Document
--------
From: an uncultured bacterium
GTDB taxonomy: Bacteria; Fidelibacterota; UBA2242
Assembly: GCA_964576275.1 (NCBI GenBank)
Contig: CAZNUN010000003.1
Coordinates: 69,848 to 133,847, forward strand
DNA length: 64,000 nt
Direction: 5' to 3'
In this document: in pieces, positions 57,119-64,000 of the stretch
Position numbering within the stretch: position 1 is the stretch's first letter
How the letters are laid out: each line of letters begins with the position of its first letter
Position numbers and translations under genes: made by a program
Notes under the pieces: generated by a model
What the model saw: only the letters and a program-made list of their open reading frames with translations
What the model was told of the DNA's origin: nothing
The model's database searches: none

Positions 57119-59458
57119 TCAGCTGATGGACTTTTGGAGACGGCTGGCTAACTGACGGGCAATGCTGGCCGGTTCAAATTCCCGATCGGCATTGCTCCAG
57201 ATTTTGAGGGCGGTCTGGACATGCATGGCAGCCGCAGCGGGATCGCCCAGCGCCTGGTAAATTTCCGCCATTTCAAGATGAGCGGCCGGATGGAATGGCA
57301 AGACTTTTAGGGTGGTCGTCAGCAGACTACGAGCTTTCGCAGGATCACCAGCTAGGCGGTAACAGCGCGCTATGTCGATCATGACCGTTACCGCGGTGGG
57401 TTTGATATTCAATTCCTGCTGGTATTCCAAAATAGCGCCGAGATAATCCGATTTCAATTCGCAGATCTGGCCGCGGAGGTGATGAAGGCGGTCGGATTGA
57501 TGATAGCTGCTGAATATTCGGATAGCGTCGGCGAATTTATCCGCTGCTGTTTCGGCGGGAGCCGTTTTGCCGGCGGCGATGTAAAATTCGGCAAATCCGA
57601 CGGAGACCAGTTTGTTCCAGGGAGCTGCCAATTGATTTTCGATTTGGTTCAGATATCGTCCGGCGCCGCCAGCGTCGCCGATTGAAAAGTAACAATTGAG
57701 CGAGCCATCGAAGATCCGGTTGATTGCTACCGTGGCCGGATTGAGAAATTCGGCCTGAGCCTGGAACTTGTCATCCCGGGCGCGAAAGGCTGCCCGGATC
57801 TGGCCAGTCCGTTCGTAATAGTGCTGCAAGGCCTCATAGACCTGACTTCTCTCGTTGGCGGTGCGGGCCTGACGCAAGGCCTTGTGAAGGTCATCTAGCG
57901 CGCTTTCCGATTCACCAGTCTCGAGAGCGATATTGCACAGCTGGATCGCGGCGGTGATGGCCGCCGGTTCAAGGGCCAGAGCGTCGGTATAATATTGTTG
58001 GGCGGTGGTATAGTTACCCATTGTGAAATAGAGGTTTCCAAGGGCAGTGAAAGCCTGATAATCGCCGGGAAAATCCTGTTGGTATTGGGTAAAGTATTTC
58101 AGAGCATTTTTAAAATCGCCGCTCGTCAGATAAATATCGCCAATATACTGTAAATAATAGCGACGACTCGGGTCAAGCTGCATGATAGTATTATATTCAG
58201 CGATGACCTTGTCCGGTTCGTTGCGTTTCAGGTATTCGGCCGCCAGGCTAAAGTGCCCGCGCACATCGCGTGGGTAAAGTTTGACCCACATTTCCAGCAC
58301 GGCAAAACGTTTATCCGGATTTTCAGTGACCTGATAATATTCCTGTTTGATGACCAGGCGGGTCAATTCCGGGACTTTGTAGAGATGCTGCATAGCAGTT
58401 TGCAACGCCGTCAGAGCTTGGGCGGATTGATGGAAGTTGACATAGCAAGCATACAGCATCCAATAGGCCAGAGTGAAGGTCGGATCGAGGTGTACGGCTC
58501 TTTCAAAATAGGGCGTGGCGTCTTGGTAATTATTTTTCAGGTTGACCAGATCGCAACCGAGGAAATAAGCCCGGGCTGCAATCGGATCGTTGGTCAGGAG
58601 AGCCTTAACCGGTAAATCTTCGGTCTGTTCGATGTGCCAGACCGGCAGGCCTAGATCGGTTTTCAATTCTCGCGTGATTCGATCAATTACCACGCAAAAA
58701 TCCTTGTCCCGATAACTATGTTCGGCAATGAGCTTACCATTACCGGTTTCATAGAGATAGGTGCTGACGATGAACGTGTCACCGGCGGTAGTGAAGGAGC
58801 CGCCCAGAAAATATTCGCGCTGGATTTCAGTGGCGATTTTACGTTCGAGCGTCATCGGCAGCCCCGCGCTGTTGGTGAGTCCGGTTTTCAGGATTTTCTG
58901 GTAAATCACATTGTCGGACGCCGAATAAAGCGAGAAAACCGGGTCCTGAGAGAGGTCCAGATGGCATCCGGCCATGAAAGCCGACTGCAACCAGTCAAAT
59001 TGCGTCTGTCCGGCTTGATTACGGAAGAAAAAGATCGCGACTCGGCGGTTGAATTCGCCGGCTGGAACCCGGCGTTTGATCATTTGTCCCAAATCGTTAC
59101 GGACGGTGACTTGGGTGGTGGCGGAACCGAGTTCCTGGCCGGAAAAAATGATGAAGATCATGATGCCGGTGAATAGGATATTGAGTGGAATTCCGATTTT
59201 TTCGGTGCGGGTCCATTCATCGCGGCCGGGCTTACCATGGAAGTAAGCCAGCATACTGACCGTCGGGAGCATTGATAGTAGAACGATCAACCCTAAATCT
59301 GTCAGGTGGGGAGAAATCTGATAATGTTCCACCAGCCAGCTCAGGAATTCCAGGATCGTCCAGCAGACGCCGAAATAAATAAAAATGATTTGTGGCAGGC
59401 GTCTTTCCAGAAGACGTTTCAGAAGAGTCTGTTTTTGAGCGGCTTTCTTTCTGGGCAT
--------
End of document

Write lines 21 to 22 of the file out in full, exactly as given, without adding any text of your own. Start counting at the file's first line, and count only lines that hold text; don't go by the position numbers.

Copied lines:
57501 TGATAGCTGCTGAATATTCGGATAGCGTCGGCGAATTTATCCGCTGCTGTTTCGGCGGGAGCCGTTTTGCCGGCGGCGATGTAAAATTCGGCAAATCCGA
57601 CGGAGACCAGTTTGTTCCAGGGAGCTGCCAATTGATTTTCGATTTGGTTCAGATATCGTCCGGCGCCGCCAGCGTCGCCGATTGAAAAGTAACAATTGAG